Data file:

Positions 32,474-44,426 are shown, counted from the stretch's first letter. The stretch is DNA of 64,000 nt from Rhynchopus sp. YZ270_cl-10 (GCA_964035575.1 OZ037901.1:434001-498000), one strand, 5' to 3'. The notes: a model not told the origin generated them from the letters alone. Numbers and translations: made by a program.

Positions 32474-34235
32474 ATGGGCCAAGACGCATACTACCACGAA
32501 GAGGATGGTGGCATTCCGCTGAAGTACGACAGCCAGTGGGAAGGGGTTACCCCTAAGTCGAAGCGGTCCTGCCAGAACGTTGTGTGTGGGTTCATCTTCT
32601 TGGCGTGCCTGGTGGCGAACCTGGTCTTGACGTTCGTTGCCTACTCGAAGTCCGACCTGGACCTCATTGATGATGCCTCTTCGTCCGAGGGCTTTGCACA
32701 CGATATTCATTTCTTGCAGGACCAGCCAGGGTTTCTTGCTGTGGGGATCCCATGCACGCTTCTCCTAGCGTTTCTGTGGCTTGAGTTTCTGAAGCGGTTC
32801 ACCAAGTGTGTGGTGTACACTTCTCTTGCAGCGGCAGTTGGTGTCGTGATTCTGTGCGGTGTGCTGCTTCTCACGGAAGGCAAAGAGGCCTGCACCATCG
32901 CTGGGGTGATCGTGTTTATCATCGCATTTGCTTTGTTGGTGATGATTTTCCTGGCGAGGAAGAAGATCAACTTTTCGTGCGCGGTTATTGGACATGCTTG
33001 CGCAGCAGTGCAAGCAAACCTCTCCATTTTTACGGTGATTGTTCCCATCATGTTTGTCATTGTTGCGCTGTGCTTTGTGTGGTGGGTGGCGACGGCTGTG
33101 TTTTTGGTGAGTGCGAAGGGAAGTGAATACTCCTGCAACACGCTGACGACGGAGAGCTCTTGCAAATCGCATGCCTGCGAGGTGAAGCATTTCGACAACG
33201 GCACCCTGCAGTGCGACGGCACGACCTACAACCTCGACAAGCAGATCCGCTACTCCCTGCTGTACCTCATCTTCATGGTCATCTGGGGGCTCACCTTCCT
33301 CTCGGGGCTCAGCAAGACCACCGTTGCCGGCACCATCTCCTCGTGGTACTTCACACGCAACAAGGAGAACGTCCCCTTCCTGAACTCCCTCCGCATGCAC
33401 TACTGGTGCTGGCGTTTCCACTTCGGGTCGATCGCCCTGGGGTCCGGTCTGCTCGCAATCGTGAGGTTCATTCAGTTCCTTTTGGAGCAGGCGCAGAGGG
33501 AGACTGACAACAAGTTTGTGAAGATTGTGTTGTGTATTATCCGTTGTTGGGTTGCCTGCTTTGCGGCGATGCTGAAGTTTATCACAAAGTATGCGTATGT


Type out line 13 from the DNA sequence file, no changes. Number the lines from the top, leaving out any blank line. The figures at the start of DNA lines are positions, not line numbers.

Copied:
33401 TACTGGTGCTGGCGTTTCCACTTCGGGTCGATCGCCCTGGGGTCCGGTCTGCTCGCAATCGTGAGGTTCATTCAGTTCCTTTTGGAGCAGGCGCAGAGGG